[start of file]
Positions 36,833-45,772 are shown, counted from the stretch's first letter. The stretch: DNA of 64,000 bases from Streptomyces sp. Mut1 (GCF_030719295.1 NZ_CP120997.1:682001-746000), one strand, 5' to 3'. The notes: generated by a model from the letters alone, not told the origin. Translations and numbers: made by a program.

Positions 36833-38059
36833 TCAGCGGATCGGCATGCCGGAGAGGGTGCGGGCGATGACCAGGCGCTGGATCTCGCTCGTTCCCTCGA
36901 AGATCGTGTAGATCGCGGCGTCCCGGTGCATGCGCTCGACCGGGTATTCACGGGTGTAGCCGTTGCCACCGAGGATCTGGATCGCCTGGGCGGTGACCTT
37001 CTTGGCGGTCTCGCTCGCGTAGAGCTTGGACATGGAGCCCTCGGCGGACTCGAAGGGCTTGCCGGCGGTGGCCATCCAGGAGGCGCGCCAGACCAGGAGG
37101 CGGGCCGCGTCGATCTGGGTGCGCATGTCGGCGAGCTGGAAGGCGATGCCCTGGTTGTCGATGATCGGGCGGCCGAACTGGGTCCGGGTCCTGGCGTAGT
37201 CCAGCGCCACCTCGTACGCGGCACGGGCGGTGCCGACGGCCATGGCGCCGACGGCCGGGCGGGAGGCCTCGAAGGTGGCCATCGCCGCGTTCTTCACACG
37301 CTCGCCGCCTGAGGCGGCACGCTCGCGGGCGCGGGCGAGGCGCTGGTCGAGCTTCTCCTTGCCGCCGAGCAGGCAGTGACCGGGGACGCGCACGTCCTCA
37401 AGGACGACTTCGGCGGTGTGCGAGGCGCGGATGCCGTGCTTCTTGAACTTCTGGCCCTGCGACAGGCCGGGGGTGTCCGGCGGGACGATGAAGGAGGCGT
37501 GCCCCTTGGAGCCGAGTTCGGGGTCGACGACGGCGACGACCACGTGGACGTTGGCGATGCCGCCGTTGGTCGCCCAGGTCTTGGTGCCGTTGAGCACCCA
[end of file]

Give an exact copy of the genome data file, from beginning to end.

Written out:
Positions 36,833-45,772 are shown, counted from the stretch's first letter. The stretch: DNA of 64,000 bases from Streptomyces sp. Mut1 (GCF_030719295.1 NZ_CP120997.1:682001-746000), one strand, 5' to 3'. The notes: generated by a model from the letters alone, not told the origin. Translations and numbers: made by a program.

Positions 36833-38059
36833 TCAGCGGATCGGCATGCCGGAGAGGGTGCGGGCGATGACCAGGCGCTGGATCTCGCTCGTTCCCTCGA
36901 AGATCGTGTAGATCGCGGCGTCCCGGTGCATGCGCTCGACCGGGTATTCACGGGTGTAGCCGTTGCCACCGAGGATCTGGATCGCCTGGGCGGTGACCTT
37001 CTTGGCGGTCTCGCTCGCGTAGAGCTTGGACATGGAGCCCTCGGCGGACTCGAAGGGCTTGCCGGCGGTGGCCATCCAGGAGGCGCGCCAGACCAGGAGG
37101 CGGGCCGCGTCGATCTGGGTGCGCATGTCGGCGAGCTGGAAGGCGATGCCCTGGTTGTCGATGATCGGGCGGCCGAACTGGGTCCGGGTCCTGGCGTAGT
37201 CCAGCGCCACCTCGTACGCGGCACGGGCGGTGCCGACGGCCATGGCGCCGACGGCCGGGCGGGAGGCCTCGAAGGTGGCCATCGCCGCGTTCTTCACACG
37301 CTCGCCGCCTGAGGCGGCACGCTCGCGGGCGCGGGCGAGGCGCTGGTCGAGCTTCTCCTTGCCGCCGAGCAGGCAGTGACCGGGGACGCGCACGTCCTCA
37401 AGGACGACTTCGGCGGTGTGCGAGGCGCGGATGCCGTGCTTCTTGAACTTCTGGCCCTGCGACAGGCCGGGGGTGTCCGGCGGGACGATGAAGGAGGCGT
37501 GCCCCTTGGAGCCGAGTTCGGGGTCGACGACGGCGACGACCACGTGGACGTTGGCGATGCCGCCGTTGGTCGCCCAGGTCTTGGTGCCGTTGAGCACCCA